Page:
As we move into Business Continuity Awareness Week, let’s consider what this year’s theme means for the public sector.
By Luyolo Hela, Head: Public Sector at ContinuitySA
The theme for this year’s Business Continuity Awareness Week is Working together to improve organisational resilience. It’s a very timely subject because it links the concept of resilience to partnership—and that’s something the public sector has to take to its heart.
We are all increasingly aware of the shifting and expanding threat landscape that organisations of all types face. From cyber terrorism and crime to natural disasters to industrial action, some sort of disaster is just around the corner.
While every organisation does its best to identify and mitigate the most pressing risks, the whole point is that many of them come out of left field and could not have been covered in the typical corporate planning process. As a result, there has been a growing global emphasis on building organisational resilience as the end goal of any business continuity management plan.
At last, the public sector is becoming more aware of resilience. This is long overdue because its services are of prime importance both to citizens and private sector business community. Downtime for a government department of utility such as Eskom has a ripple effect on large parts of the economy.
The importance of public-sector resilience can be seen in the fact that the Auditor-General now includes business continuity in its annual audit. Governance codes like King IV, along with legislation like the new Companies Act and the Public Finance Management Act, all make the senior leadership of the public-sector organisation accountable for its resilience.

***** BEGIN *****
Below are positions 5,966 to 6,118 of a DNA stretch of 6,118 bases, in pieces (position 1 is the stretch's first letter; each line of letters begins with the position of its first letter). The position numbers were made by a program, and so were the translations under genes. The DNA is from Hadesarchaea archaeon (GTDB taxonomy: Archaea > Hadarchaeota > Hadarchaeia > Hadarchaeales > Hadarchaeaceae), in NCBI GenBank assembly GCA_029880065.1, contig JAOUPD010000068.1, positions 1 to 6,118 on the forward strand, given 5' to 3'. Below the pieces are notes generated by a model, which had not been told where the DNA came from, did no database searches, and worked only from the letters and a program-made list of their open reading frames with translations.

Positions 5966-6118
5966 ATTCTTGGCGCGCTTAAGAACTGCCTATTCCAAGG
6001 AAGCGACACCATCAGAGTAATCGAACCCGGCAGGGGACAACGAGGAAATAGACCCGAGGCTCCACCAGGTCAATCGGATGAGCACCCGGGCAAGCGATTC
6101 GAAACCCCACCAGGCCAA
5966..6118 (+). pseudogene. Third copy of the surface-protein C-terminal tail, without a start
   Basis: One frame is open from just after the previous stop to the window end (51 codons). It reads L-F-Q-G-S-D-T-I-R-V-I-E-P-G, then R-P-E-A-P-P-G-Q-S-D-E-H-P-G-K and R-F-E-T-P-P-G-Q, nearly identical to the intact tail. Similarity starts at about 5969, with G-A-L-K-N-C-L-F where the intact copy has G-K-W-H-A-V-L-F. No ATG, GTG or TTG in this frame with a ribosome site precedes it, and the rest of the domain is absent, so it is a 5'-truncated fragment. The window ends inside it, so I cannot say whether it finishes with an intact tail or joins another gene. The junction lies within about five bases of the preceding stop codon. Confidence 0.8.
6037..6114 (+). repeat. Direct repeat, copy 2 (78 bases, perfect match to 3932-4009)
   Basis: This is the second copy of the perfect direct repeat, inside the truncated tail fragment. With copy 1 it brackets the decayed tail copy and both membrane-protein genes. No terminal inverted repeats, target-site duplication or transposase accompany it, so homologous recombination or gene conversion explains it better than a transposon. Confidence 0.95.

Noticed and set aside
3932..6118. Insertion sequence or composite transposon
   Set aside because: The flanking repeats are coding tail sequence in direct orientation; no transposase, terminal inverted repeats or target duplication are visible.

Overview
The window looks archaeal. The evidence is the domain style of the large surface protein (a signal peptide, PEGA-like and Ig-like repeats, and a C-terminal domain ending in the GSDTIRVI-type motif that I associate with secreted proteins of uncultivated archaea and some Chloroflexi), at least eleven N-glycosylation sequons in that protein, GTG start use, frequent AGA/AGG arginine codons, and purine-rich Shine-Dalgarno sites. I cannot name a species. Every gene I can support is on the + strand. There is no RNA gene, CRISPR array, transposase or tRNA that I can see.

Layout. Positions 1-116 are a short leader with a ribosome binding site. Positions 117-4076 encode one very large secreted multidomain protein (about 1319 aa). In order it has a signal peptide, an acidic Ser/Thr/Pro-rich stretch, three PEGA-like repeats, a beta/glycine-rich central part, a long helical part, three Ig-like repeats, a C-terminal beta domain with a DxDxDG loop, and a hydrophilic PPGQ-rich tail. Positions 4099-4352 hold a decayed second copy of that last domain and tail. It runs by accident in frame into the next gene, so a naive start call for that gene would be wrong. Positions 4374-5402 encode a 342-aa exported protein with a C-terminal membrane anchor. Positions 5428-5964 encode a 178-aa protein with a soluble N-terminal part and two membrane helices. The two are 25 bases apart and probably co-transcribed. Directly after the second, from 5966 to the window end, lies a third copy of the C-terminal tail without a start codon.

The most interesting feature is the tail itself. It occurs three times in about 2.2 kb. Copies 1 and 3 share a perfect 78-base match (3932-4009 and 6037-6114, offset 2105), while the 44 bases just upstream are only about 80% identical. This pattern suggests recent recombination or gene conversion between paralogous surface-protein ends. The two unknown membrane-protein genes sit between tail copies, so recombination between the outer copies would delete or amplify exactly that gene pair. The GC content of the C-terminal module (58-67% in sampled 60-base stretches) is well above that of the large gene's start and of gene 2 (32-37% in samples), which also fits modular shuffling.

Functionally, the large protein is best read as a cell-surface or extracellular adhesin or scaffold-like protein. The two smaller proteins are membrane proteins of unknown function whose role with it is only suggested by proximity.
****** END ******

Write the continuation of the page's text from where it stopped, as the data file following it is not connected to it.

However, the public sector’s journey towards organisational resilience is threatened by the fact that it does not properly understand that its achievement requires it to build a true partnership with its business continuity and resilience provider. This collaboration between client and service provider is captured in the word “together” in the theme of this year’s Business Continuity Awareness Week.
Creating, implementing and maintaining a business continuity and resilience plan is complex, and thus cannot simply be outsourced to the expert service provider. The two parties need to work together closely in order to align the business continuity efforts with business strategic goals.
This level of planning, and the need for the continuous testing and refinement of the plan, requires buy-in to the process at all levels of the organisation, as well as sufficient budget and resources to be allocated. A true partnership will need to be built because business resilience is a continuous process, not an event.
Without this kind of partnership based on mutual trust, true resilience will remain elusive for the public sector, with dire consequences for those who are accountable.